By Cynthia L. Webb washingtonpost.com Staff Writer
Friday, May 21, 2004; 9:31 AM
Proof positive that scarcity prompts inflation. No, this isn't about the global oil shortage and the resulting $2+ per gallon gas prices. This is about Google's smart, and perhaps unintended, strategy for creating a lot of hype about its soon-to-be-launched e-mail service.
The search-engine giant's decision to invite only a select few people to test Gmail has spawned a feeding frenzy on the Internet, with people lining up to pony up cash and trade trinkets and services to get a coveted gmail.com address.
It's the old supply and demand lesson from Econ 101 being played out on the Internet right now. Many Gmail account hopefuls are turning to Internet auction site eBay to buy a Gmail account. And then there's the new Gmail account-swapping site -- gmailswap.com, where visitors offer up some pretty creative (and often weird) things they would trade to get an account. Among the items offered: A soprano who will sing in exchange for a Gmail address, and another offers a batch of homemade spaghetti sauce, shipped in dry ice.
Bloggers, a number of whom received invitations to test out the Gmail service, are hoping to cash in on the craze too. Case and point: Brad Fallon has offered up his account for a trade, writing in a posting: "Interestingly, not all the offers are rated G. So far, the leading contender for one of my Gmail invites is a guy who'll make a custom cartoon with me in it. Not sure what I'd do with it, but pretty cool."
The creator of gmailswap.com, Sean Michaels, explained what all the fuss is about in a posting on his site (which is not sanctioned by Google): "For lots of people, there's no rush; they're happy with their email service. Some of us, however, are over-eager for Gmail's ease and elegance. Furthermore, we want to snag a good email address before the barbarians make it through the gates. Why settle for email@example.com when you could sneak in early and nab firstname.lastname@example.org?"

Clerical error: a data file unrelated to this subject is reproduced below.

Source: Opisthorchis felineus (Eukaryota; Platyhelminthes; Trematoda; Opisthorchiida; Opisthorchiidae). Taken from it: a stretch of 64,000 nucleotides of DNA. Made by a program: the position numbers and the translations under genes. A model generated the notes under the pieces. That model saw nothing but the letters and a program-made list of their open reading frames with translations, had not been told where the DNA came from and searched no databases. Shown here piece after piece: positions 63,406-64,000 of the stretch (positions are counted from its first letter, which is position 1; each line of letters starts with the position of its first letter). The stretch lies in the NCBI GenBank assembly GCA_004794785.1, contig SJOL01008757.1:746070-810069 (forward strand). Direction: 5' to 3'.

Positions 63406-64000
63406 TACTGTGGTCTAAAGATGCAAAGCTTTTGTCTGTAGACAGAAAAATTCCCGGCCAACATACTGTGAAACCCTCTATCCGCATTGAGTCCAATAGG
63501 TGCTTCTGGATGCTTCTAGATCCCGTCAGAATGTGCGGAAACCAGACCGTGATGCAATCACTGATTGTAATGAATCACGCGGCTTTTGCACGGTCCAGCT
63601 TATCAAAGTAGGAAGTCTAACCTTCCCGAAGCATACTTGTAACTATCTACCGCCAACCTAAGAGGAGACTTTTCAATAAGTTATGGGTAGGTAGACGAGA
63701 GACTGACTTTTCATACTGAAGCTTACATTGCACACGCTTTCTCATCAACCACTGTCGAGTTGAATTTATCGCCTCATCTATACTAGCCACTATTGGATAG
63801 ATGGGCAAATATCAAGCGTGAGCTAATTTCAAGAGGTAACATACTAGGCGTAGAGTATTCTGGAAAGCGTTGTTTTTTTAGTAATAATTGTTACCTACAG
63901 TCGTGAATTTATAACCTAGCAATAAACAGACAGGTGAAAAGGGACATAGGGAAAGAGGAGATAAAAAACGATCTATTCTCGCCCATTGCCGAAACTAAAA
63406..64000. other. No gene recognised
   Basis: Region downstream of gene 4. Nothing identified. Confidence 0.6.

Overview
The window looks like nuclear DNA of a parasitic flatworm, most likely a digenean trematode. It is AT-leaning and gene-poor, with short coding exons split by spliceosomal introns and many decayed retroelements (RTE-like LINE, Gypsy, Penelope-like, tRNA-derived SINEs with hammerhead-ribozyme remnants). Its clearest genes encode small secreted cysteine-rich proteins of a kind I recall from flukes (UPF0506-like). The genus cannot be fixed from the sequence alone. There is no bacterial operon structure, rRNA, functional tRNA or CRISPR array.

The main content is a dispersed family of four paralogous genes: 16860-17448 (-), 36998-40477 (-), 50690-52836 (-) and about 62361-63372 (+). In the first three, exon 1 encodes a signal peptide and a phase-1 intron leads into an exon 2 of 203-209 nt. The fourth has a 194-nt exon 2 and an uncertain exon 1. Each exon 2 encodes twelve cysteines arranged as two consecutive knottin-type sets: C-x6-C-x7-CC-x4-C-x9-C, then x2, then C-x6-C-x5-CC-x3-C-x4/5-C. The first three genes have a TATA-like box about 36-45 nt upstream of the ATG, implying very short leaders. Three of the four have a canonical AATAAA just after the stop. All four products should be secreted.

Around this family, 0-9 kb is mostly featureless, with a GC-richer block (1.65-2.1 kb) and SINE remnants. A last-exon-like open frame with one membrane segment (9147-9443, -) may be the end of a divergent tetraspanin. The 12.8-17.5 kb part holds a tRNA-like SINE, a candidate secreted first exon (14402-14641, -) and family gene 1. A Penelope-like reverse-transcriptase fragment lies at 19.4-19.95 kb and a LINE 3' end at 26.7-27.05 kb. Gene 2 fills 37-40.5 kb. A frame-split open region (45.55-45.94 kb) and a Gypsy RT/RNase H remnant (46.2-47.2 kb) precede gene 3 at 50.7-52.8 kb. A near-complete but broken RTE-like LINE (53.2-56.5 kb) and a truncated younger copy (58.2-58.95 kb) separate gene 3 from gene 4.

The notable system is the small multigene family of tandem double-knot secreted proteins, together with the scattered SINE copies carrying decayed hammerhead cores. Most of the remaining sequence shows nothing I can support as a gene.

Michaels had this to say to Wired, which reported on the Gmail trading trend yesterday: "For weeks, I had been hearing people complain about their desperate need for Gmail, and I thought it was silly -- and a little sad -- there was no recourse other than eBay. It 'came out of my firm belief that nice people were out there somewhere, ready to answer the pleas of the masses, but that there simply wasn't a conduit for the two groups to get in touch.'"
Wired explained more about why the Gmail accounts are so coveted: "You have to have an invitation from Google employees or associates to open a test account. People are clamoring for the accounts because of Google's image as a young, hip, progressive company." In the same article, gmailswap.com's Michaels addressed the privacy issue: "I think the privacy concerns are overblown, really, and I think most people agree. As commercial e-mail services go, Gmail's extremely benign, and unless you're scared about evil e-mail-scanning robots, there's not much to worry about."
Wired: My Left Arm For A Gmail Account
More on Gmail swap from USA Today: "Some 20,000 technophiles have posted on Sean Michaels' gmailswap.com Web site, begging those with access to let them in ... 'They want to prove their Internet credibility by getting in before anyone else and nabbing a good account name,' says Michaels, 22, a recent graduate of McGill College in Montreal." One lucky swap winner is Seattle photographer Mark "Sparky" Toews, who traded a photo session for a Gmail invite, USA Today said. "There's a lot of 'I have this and you don't' mentality," Toews said. "But there's also Google's ability to combine technology in an elegant way."
USA Today: Net Aficionados Grovel To Test Google's E-mail
"For something that will eventually cost nothing -- Google has not announced when the service will be available to the public -- people are willing to trade all sorts of things for the right to snag a choice e-mail identity," The Washington Post said in its Gmail piece. "Tech companies frequently roll out new products with limited releases of test or 'beta' versions to identify and fix glitches before a major release. ... Early e-mail invitations to try the service were extended to digerati, journalists and friends of Google employees. New account holders occasionally get to invite their own friends to the service, though usually in limited numbers. Some think this looks more like a sly promotional effort by the popular search engine company than a bug test, however.
"'It is a very savvy marketing plan to build up interest,' said Andy Beal, vice president of Websourced Inc., a search engine marketing firm. By controlling the influx of new users and building up anticipation for the service, Beal figures Google is stacking the odds to help make sure people will sign up for the service if they receive one of the coveted invitations. Newcomers in the e-mail arena typically have a tough time attracting new users, since that requires getting people to switch from accounts they're used to."
The Washington Post: Search Is On For Gmail Names